I have a Cisco SG300 with 2 VLANs enabled, half the switch ports are on one VLAN, half is on the other. Both VLANs use the same subnet. I want traffic to travel between the 2 VLANs. I thought the 2 VLANs would act as individual switches and if I plugged an ethernet cable from one VLAN to the other traffic would flow. However when I do this I can't ping devices on the other VLAN. Is there something I'm missing? Since I'm in the same subnet and there are no overlapping IP addresses on both VLANs I didn't think a router was needed.
If you want to merge two VLANs to become one you can just assign all access ports from the one VLAN to the other.
Your idea with connecting two different VLAN ports with each other could work. Apart from wasting two ports and creating an unnecessary potential bottleneck, a switch with activated spanning tree protocol (STP, RSTP, MSTP) detects the looping connection and blocks forwarding. The link LEDs light up but there's no traffic across.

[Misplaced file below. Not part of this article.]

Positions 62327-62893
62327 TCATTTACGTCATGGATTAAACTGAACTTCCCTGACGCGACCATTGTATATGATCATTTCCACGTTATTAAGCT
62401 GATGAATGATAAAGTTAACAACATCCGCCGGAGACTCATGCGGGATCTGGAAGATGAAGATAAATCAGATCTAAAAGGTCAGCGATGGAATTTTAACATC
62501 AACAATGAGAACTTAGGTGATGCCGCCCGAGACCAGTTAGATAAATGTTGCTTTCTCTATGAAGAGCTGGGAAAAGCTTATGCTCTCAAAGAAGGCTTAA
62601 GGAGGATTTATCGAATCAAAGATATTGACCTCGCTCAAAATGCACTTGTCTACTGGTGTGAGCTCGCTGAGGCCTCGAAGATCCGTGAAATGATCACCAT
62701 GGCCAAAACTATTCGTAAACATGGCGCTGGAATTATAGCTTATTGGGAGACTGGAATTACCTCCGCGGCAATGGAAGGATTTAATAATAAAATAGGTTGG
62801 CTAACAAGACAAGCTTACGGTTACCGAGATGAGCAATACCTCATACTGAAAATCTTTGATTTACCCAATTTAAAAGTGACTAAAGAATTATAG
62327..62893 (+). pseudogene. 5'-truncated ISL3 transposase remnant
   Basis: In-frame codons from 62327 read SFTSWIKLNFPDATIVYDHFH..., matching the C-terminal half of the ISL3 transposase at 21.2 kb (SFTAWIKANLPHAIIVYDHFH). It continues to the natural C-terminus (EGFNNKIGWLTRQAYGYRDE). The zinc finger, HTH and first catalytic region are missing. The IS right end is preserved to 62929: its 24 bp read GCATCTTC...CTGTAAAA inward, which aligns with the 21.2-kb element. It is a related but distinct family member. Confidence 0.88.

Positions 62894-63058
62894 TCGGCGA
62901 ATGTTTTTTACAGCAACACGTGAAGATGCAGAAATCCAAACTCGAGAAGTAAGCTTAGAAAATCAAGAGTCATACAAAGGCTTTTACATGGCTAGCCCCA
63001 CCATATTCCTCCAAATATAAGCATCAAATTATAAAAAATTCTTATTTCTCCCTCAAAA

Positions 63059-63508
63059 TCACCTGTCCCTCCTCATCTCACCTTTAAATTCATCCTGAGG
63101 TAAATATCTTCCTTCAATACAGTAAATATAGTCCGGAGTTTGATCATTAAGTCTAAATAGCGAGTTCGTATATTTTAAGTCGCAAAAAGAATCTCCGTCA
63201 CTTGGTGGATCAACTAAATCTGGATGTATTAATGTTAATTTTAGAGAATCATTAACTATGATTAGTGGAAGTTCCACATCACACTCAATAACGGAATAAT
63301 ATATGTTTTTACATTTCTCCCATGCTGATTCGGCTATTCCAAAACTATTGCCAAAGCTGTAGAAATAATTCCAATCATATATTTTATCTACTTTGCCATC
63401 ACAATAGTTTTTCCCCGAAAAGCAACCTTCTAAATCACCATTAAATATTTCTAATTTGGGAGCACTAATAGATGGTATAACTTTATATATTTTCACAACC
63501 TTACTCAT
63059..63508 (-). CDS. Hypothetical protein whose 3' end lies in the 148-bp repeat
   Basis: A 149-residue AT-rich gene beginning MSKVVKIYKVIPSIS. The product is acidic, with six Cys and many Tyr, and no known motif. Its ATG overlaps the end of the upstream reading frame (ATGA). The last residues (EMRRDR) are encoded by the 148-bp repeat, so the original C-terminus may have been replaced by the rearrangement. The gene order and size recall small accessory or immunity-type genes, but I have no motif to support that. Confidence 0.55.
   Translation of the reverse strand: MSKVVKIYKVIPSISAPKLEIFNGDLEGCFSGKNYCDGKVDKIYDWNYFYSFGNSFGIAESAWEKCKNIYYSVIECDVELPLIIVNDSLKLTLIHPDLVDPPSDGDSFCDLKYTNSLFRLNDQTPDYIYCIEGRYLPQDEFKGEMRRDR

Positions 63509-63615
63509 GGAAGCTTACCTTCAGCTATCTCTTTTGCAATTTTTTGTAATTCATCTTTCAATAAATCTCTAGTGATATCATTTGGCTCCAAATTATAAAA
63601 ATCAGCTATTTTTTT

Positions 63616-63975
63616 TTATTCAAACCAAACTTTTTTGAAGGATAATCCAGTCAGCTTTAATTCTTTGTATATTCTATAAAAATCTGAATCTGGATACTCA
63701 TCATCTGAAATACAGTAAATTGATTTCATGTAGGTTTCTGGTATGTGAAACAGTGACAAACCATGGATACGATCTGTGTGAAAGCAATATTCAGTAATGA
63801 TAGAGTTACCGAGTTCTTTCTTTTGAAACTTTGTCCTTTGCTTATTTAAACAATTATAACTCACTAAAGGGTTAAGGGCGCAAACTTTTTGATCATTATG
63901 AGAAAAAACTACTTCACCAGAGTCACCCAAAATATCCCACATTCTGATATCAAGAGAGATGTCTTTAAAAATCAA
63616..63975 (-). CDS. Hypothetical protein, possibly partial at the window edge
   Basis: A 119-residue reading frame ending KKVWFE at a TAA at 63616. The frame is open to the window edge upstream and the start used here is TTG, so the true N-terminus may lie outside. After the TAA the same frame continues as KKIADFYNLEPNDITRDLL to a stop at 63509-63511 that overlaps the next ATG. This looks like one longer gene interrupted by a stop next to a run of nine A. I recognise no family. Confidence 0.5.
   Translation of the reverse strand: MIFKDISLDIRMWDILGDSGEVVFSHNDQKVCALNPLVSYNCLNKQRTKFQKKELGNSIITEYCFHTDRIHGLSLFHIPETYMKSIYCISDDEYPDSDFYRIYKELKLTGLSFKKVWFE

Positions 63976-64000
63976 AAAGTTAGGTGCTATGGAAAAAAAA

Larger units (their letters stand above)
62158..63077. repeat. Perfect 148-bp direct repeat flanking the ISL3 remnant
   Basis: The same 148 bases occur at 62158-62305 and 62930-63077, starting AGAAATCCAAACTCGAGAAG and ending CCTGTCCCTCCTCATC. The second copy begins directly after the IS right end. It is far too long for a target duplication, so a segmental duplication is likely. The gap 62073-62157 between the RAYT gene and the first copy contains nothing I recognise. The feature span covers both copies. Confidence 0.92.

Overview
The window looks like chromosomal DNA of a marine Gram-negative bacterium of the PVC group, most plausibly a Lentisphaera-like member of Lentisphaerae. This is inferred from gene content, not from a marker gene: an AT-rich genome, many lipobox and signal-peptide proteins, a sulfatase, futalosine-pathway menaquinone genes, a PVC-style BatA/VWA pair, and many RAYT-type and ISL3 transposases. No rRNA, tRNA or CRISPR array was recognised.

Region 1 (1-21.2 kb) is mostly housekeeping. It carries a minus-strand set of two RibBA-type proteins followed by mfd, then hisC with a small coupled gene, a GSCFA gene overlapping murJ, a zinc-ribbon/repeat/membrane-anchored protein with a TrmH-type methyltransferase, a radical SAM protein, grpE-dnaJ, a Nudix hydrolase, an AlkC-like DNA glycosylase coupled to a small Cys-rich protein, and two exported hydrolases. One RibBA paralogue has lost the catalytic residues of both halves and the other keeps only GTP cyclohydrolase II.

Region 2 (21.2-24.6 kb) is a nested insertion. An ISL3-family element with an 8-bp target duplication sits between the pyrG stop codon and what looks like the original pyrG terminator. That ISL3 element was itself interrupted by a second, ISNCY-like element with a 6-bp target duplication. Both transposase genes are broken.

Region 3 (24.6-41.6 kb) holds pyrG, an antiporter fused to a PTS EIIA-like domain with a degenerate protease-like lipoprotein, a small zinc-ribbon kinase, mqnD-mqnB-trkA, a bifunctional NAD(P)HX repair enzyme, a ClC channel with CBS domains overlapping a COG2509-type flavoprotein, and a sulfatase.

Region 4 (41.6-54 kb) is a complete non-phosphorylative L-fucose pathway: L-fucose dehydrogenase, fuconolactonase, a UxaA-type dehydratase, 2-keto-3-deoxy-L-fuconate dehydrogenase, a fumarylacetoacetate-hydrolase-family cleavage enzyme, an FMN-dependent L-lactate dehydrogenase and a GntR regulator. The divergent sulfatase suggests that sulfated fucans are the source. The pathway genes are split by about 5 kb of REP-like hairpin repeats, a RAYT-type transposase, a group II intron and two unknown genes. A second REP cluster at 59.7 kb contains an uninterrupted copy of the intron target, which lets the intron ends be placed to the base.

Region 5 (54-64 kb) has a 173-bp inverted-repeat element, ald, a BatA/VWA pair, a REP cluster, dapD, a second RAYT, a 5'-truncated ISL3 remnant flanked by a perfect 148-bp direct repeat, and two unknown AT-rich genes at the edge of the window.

STP is unaware of different VLAN configurations unless MSTP is used and it's configured appropriately (with multiple instances). In your scenario, you could simply deactivate STP on those two ports to avoid the blocking.
Another possible issue is when Auto MDI-X has been deactivated on both switch ports - the link LEDs won't light up if that's your problem. Using a straight (ie. non-crossover) cable requires one port to be in MDI and the other to be in MDI-X configuration. Usually, halfway modern devices support Auto MDI-X to automatically select a compatible role.